Coral bleaching happens when symbiotic algae living in symbiosis with living coral polyps (and providing them their distinctive colours) are expelled. The whitening coral may die with subsequent impacts on the reef ecosystem, and thus fisheries, regional tourism and coastal protection. Coral bleaching is linked to sea temperatures above normal summer maxima and to solar radiation. Bleaching may take place on localised and mass scales there was an extensive bleaching event in 1998 and 2002 likely linked to El Nio events.
"An increase in frequency of coral bleaching may be one of the first tangible environmental effects of global warming," states Dr. Arnold Dekker of Australia's Commonwealth Scientific and Industrial Research Organisation's (CSIRO) Wealth from Oceans Flagship program."The concern is that coral reefs might pass a critical bleaching threshold beyond which they are unable to regenerate."
Aerial or boat-based observation is the current method of detecting bleaching, but many reefs are either inaccessible or simply too large (the Great Barrier Reef has an area of 350 000 square kilometres) for an event that happens within a fortnight. Bleached corals may rapidly be colonised by blue-green to brown algae, more difficult to distinguish from live coral.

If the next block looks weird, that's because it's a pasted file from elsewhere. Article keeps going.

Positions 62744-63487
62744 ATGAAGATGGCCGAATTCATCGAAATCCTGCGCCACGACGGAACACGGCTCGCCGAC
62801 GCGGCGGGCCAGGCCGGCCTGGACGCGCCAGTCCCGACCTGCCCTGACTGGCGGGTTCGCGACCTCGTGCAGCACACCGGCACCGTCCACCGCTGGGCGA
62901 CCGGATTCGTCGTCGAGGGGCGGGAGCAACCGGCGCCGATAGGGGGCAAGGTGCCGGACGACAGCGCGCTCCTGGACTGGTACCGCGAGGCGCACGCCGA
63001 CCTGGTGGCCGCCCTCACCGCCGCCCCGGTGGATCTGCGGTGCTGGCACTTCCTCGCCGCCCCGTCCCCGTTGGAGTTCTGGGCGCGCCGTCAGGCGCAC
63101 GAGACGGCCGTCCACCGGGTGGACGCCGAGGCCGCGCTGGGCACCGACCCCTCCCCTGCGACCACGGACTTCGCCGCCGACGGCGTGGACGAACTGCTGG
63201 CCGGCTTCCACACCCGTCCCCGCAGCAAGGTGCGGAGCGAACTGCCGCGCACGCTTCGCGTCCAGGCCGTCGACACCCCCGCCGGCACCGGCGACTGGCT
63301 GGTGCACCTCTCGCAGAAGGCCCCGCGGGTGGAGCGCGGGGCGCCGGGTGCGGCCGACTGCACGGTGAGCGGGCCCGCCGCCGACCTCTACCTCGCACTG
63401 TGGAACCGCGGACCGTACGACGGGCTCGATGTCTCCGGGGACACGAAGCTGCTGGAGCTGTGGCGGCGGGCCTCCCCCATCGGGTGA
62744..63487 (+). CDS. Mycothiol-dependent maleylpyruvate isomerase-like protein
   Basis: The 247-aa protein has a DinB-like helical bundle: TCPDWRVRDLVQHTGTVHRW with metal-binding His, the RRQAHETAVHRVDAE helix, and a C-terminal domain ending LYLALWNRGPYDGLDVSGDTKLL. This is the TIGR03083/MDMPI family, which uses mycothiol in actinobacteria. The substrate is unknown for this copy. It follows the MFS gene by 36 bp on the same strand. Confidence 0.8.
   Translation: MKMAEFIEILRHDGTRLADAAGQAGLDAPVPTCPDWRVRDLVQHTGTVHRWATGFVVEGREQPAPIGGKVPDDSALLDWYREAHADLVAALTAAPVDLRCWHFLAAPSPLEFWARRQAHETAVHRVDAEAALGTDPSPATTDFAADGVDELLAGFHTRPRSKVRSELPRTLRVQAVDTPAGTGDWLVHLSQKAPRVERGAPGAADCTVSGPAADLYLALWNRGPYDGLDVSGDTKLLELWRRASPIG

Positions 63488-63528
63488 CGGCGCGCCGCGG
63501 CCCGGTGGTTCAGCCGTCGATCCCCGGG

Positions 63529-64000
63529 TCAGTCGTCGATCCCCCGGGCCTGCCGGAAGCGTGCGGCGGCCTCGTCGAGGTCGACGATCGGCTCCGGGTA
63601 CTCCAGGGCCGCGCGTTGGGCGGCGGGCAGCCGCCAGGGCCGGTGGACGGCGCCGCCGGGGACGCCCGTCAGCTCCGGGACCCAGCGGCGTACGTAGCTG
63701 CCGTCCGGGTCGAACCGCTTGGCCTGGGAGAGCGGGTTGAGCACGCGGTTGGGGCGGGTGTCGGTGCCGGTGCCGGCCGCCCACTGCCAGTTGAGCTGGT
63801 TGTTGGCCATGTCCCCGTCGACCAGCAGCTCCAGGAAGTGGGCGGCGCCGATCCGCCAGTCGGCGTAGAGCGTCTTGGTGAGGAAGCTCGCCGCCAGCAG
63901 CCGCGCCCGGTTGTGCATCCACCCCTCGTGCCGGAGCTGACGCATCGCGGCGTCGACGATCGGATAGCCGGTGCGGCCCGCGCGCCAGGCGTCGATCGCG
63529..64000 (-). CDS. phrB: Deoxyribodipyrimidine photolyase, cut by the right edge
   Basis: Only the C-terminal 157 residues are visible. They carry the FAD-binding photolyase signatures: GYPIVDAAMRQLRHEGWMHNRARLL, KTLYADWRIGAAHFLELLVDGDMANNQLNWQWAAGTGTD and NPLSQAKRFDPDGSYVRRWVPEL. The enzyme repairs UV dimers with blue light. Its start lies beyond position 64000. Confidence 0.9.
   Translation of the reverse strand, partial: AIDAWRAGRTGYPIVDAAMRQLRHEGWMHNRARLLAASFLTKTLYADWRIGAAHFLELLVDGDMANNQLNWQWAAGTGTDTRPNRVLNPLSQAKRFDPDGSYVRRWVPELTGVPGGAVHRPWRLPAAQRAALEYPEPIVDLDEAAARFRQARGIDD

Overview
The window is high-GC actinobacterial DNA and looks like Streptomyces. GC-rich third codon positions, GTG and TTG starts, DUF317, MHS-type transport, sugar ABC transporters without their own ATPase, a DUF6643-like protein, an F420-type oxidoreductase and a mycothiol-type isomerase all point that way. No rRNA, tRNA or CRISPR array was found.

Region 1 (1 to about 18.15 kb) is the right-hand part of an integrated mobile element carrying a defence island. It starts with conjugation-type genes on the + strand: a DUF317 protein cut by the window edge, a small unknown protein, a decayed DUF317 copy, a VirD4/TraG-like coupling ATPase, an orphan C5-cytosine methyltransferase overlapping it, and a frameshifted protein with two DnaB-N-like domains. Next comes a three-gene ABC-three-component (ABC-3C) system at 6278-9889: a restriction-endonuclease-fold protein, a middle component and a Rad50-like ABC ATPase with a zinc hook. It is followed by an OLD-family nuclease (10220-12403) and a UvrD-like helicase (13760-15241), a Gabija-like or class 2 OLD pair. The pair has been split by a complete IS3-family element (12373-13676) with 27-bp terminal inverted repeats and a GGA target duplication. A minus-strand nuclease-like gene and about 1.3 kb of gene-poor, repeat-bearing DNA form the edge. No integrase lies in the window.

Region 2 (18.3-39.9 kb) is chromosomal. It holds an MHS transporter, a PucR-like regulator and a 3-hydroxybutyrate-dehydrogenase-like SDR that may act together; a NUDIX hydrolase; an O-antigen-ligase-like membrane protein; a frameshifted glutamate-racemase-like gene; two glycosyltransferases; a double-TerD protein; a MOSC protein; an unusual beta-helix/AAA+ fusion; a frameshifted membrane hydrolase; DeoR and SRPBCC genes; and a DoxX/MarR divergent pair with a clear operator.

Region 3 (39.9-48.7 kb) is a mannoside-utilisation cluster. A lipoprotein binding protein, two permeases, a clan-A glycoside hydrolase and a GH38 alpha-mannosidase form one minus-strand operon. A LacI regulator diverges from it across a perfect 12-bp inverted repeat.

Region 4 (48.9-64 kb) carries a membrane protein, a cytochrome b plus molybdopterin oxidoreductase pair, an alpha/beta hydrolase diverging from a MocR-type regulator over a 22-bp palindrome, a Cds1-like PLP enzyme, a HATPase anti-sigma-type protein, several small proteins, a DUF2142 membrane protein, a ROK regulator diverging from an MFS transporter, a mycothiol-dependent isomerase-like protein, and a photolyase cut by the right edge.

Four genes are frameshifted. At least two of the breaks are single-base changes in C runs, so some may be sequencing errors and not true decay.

Repetitive, objective and broad-scale satellite coverage is the alternative. At this week's MERIS/AATSR Workshop in Frascati, Italy, the CSIRO team presented initial results using Envisat's Medium Resolution Imaging Spectrometer (MERIS). MERIS acquires images in 15 different spectral bands at 300 m resolution.
"Coral bleaching needs to be mapped at the global scale," Dekker adds. "High-spatial resolution satellites can only do it on a few reefs due to cost and
Contact: Mariangela D'Acunto
European Space Agency